19 The first randomized, controlled study showing that In patients with normal systolic function, conventional right ventricular apical pacing resulted in adverse left ventricular remodeling and in a reduction in the left ventricular ejection fraction; these effects were prevented by biventricular pacing. Conclusion The PACE study

20 Original Article Benefit of Early Statin Therapy in Patients With Acute Myocardial Infarction Who Have Extremely Low Low-Density Lipoprotein Cholesterol Ki Hong Lee, Myung Ho Jeong, Ha Mi Kim RN, Youngkeun Ahn,Jong Hyun Kim,Shung Chull Chae,Young Jo Kim,Seung Ho Hur, In Whan Seong,Taek Jong Hong,Dong Hoon Choi,Myeong Chan Cho,Chong Jin Kim, Ki Bae Seung,Wook Sung Chung,Yang Soo Jang, Seung Woon Rha,Jang Ho Bae, Jeong Gwan Cho and Seung Jung Park, J Am Coll Cardiol 2011;Nov.58:1664–71.

21 Introduction  Physicians often encounter patients with ACS with LDL-C levels below 70 mg/dl  PROVE IT–TIMI 22 trial revealed no benefit in patients with baseline LDL-C ≤66 mg/dl  Several studies reported that statin therapy resulted in favorable outcomes regardless of baseline LDL-C levels  The influence of baseline LDL-C on the clinical benefit of lipid- lowering therapy remains controversial.  This study investigated whether statin therapy could be beneficial in AMI patients with a baseline LDL-C levels below 70 mg/dl.

22  Analyzed 1,054 patients with AMI who had baseline LDL-C levels below 70 mg/dl and survived at discharge from the Korean Acute MI Registry between Nov. 2005 and Dec. 2007.  They were divided into 2 groups according to the prescribing of statins at discharge (statin gp. n 607; nonstatin gp. n 447)  The primary endpoint was the composite of 1-yr. MACE, including death, recurrent MI, target vessel revascularization, and CABG Study Design

23 Baseline Characteristics

24 Estimates of the Rate of the Primary Endpoint Events

25 Clinical outcomes at 6 and 12 Months according to statin medication

26 Conclusion  Statin therapy in patients with AMI with LDL-C levels below 70 mg/dl was associated with improved clinical outcome  Statin therapy significantly reduced the risk of the composite of the MACE, mainly driven by the risk reduction in cardiac death and coronary revascularization.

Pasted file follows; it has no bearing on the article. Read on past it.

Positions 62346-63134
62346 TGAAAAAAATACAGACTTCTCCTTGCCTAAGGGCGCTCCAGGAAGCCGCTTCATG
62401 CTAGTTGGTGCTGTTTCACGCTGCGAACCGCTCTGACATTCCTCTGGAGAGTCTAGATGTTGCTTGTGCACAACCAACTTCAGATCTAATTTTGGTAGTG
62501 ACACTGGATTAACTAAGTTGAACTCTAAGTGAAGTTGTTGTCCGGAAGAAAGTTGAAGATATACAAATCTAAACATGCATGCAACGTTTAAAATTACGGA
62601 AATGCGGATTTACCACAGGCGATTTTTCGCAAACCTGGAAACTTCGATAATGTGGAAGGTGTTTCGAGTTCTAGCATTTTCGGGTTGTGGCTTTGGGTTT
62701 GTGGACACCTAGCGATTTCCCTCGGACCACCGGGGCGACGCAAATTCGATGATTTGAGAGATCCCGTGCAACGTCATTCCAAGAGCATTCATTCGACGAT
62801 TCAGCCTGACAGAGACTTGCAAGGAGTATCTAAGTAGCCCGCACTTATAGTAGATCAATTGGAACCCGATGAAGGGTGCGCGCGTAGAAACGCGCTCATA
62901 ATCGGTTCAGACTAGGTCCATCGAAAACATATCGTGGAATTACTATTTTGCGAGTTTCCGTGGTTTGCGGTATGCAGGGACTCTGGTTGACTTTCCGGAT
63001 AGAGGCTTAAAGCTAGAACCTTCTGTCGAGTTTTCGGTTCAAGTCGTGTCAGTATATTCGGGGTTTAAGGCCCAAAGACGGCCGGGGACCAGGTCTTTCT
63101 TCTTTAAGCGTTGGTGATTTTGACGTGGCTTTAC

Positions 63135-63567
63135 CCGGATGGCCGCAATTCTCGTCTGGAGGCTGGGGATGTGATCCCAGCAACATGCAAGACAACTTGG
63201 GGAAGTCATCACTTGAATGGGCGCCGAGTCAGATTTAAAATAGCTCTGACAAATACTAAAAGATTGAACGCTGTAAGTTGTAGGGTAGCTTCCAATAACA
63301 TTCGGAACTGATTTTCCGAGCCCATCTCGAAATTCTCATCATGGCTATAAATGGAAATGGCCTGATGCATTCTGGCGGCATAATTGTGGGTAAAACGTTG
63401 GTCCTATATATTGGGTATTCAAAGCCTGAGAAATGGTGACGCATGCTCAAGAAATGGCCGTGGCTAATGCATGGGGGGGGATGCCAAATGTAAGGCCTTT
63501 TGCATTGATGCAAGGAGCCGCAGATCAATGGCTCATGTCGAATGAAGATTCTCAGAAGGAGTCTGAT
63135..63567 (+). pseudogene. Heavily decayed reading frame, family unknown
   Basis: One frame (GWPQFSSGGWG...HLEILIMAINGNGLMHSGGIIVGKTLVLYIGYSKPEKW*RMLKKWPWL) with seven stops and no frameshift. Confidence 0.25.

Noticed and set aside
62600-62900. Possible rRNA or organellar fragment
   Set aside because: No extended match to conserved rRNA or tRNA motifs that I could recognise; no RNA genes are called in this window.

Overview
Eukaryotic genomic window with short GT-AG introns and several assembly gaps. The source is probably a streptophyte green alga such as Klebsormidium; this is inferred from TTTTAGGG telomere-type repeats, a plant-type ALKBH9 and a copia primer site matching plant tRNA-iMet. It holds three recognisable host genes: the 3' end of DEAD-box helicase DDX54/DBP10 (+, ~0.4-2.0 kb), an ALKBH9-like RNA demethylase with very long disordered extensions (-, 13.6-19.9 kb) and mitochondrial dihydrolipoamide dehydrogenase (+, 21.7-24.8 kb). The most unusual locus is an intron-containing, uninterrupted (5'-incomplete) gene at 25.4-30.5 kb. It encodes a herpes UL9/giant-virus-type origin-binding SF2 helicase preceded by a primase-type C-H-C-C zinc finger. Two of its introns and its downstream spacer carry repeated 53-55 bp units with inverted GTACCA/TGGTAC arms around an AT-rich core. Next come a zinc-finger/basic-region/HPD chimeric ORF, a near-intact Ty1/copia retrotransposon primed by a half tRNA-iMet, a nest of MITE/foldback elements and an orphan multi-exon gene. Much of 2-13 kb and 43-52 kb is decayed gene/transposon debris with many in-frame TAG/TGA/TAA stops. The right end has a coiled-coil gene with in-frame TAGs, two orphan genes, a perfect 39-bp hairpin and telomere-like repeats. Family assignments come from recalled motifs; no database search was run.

27 Original Article Effects of Hydration in Contrast-Induced Acute Kidney Injury After Primary Angioplasty : A Randomized, Controlled Trial Mauro Maioli, Anna Toso,Mario Leoncini, Carlo Micheletti and Francesco Bellandi Circ Cardiovasc Interv. 2011;Oct.4:456-462.

28 Introduction  Intravascular volume expansion is a beneficial measure against contrast-induced acute kidney injury (CI-AKI) in patients undergoing elective angiographic procedures.  Efficacy of this has not yet been established for patients with STEMI, who are at higher risk of CI-AKI after primary PCI.  This study investigated the possible beneficial role of periprocedural intravenous volume expansion in patients with STEMI undergoing primary PCI.

29 Study Design  Prospective, randomized, 3-arm,single centre study at Misericordia e Dolce Hospital, Prato, Italy.  July 2004 to Dec. 2008, all consecutive patients with STEMI who were candidates for primary PCI Randomly assigned to 3 groups  preprocedure and postprocedure hydration of sodium bicarbonate (early hydration group)  postprocedure hydration of isotonic saline (late hydration group)  No hydration (control group)

30 Study flowchart

31 Baseline Characteristics

32 End Points of the Study, Incidence of CI-AKI in High- Risk Patients, and In-Hospital Outcomes in the 3 Study Groups *Early hydration versus control group, P0.001 (Bonferroni correction). †Early versus late hydration group, P0.015 (Bonferroni correction).

33  Adequate intravenous volume expansion may prevent CI- AKI in patients undergoing primary PCI.  A regimen of preprocedure and postprocedure hydration therapy with sodium bicarbonate appears to be more efficacious than postprocedure hydration only with isotonic saline. Conclusion